Madame Bovary by Flaubert and Geek Love by Katherine Dunn are two of my favorite books. They interest me because they reflect what I mentioned above, the notion of the inappropriate, the salacious, and yet wonderful writing that took much care and thought. I am more interested in theatre and very good movies intimidate me, because I think they have more impact. So, when I see a movie that is significant and well done, it makes me slink out of the theater and think, “what is the use”, that feeling lasts for a second or so. I say this because in order to be a serious artist one has to live in a bubble that contains optimism and the desire to make things above everything else.
How do you make? What is your process of research, selection, and construction? To what extent do you plan out a work? Has your process altered over time? If so, how?
I never plan. I will research images of other artists and whatever hits me whether it be in a magazine or an ad, I have to be wayward about this process. Unfortunately, that means that my studio is busting with pieces of paper with images on them, and fragments of found paintings that I cut up and use in my work. Cutting up found paintings that I get from a warehouse might be where the selection and constriction begins. I have been committed to figuration ever since I started painting on my own and while I have begun to add more and more elements of overt abstraction, I have always felt that the construction of a painting starts with abstraction.
Do you think you have contemporaries, from this century or otherwise? Who do you see yourself in conversation with, if anyone?
I am in conversation with any artist that makes me jealous. However, at the moment I am looking at George Condo, is he a favorite of mine? Not particularly, not his latest work. But, I do love his earlier work. Also, early Goya, and late Guston. I am not going to mention any other artists, because there are just too many of them and it doesn’t really matter!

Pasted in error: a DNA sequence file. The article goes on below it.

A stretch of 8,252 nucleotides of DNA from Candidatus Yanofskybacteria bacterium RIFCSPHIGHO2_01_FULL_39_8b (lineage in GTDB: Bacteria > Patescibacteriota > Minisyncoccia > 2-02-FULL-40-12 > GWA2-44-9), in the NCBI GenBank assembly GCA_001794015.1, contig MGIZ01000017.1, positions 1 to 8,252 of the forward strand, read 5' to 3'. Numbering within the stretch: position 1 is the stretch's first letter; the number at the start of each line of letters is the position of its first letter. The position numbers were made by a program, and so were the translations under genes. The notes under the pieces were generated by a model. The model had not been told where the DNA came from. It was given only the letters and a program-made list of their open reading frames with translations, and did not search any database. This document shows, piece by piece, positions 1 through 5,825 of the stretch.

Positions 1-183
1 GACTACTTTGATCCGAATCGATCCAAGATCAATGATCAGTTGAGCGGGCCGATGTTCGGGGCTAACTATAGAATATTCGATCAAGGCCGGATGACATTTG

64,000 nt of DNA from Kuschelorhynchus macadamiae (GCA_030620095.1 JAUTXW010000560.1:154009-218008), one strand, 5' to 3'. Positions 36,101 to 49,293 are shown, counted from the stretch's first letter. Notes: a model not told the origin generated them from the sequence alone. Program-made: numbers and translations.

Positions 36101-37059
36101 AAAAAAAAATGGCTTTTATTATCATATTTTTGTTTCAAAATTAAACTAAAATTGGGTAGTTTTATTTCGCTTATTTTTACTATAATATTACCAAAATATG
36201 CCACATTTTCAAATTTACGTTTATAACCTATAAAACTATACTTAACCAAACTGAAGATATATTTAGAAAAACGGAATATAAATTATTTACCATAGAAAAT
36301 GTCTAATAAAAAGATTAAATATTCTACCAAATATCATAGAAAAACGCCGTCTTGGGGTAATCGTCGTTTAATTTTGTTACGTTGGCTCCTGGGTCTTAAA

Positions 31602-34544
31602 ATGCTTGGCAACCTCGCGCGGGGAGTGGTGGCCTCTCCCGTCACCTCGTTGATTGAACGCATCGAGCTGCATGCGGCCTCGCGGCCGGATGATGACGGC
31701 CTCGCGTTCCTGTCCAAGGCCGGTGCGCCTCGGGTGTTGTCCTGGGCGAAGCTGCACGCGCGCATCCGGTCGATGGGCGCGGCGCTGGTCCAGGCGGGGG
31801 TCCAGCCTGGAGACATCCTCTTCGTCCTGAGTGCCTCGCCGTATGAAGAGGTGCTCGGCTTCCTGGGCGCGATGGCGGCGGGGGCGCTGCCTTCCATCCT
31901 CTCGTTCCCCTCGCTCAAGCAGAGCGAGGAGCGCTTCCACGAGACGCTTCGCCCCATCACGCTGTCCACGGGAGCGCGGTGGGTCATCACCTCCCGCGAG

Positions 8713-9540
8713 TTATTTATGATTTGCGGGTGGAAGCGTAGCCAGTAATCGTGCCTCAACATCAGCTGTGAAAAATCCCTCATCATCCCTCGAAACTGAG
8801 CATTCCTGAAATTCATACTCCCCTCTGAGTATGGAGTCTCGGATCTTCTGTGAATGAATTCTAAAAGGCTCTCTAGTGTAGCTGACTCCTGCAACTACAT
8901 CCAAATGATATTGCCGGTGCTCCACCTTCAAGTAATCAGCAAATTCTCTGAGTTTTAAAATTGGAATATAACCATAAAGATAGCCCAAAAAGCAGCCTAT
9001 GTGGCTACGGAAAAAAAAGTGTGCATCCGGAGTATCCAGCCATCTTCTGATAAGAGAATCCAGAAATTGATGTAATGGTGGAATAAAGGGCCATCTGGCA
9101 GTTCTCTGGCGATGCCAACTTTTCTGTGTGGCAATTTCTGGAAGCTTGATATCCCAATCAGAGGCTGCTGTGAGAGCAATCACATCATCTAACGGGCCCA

Your pieces feel simultaneously very theatrical, demonstrative, flamboyant, but also private, speaking a secret half recognizable language. Do you think of viewers or audience at all while creating? If so, how? Do you employ narrative? What are your thoughts on narrative?
“Your pieces feel simultaneously very theatrical, demonstrative, flamboyant, but also private, speaking a secret half recognizable language”. You have very aptly described my work, Benjamin. My work has no overt narrative as you have surmised. But, I do deal with the picadellos of life lived. There is folly, contamination, joy, love and kisses in a hostile world… basically, what it means to be human.
What are your thoughts on the present generation of artists, if any? Do their practices bear any outstanding similarities or differences to past generations? How has the art world changed?
No answer except to say that art (and painting) continues to be visually exciting.
What is the power of paint and canvas? Your images are tremendously intoxicating, beautiful, and funny. Could you talk about humor, disorientation, and appropriation with regards to you work?
This is a quote from Miranda McClintic about my work, it is so succinct and on target that I do not feel like I can answer this question any better. “Phyllis Bramson’s imaginative portrayals of stereotypical sexual relationships incorporate the passionate complexity of eastern mythology, the sexual innuendos of soap operas and sometimes the happy endings of cartoons”.
Could you discuss the process of finding your voice, and your approach to art making?
Well, I would say that the work will tell you what to do (I got that from a tarot reading about Pisces)! But, it seems quite apt because it is so easy to become paralyzed and also as an older artist, probably some of that innate enthusiasm has gone out the window. I now find that I have to be very patient, lay and wait, and hope for the best.